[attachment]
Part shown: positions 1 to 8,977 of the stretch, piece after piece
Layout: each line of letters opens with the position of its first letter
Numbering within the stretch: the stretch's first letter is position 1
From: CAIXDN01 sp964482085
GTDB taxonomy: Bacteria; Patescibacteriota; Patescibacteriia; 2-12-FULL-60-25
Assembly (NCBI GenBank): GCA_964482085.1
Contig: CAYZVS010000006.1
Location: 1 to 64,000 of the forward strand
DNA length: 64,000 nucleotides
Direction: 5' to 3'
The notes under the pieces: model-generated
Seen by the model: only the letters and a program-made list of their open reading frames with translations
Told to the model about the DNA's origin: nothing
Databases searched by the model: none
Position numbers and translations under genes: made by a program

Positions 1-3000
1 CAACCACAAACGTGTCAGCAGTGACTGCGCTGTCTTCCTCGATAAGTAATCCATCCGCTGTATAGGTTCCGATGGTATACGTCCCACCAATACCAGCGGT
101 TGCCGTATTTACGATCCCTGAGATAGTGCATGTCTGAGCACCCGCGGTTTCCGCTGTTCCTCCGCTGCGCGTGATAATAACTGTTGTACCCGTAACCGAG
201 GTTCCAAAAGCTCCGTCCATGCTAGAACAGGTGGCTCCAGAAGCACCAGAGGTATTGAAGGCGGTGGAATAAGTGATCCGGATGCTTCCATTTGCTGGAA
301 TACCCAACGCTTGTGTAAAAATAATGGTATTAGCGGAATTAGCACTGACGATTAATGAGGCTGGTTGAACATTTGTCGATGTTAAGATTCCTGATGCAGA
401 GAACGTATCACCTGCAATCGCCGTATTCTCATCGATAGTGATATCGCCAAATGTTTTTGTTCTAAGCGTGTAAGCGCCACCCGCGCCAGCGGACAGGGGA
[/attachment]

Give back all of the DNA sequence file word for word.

Part shown: positions 1 to 8,977 of the stretch, piece after piece
Layout: each line of letters opens with the position of its first letter
Numbering within the stretch: the stretch's first letter is position 1
From: CAIXDN01 sp964482085
GTDB taxonomy: Bacteria; Patescibacteriota; Patescibacteriia; 2-12-FULL-60-25
Assembly (NCBI GenBank): GCA_964482085.1
Contig: CAYZVS010000006.1
Location: 1 to 64,000 of the forward strand
DNA length: 64,000 nucleotides
Direction: 5' to 3'
The notes under the pieces: model-generated
Seen by the model: only the letters and a program-made list of their open reading frames with translations
Told to the model about the DNA's origin: nothing
Databases searched by the model: none
Position numbers and translations under genes: made by a program

Positions 1-3000
1 CAACCACAAACGTGTCAGCAGTGACTGCGCTGTCTTCCTCGATAAGTAATCCATCCGCTGTATAGGTTCCGATGGTATACGTCCCACCAATACCAGCGGT
101 TGCCGTATTTACGATCCCTGAGATAGTGCATGTCTGAGCACCCGCGGTTTCCGCTGTTCCTCCGCTGCGCGTGATAATAACTGTTGTACCCGTAACCGAG
201 GTTCCAAAAGCTCCGTCCATGCTAGAACAGGTGGCTCCAGAAGCACCAGAGGTATTGAAGGCGGTGGAATAAGTGATCCGGATGCTTCCATTTGCTGGAA
301 TACCCAACGCTTGTGTAAAAATAATGGTATTAGCGGAATTAGCACTGACGATTAATGAGGCTGGTTGAACATTTGTCGATGTTAAGATTCCTGATGCAGA
401 GAACGTATCACCTGCAATCGCCGTATTCTCATCGATAGTGATATCGCCAAATGTTTTTGTTCTAAGCGTGTAAGCGCCACCCGCGCCAGCGGACAGGGGA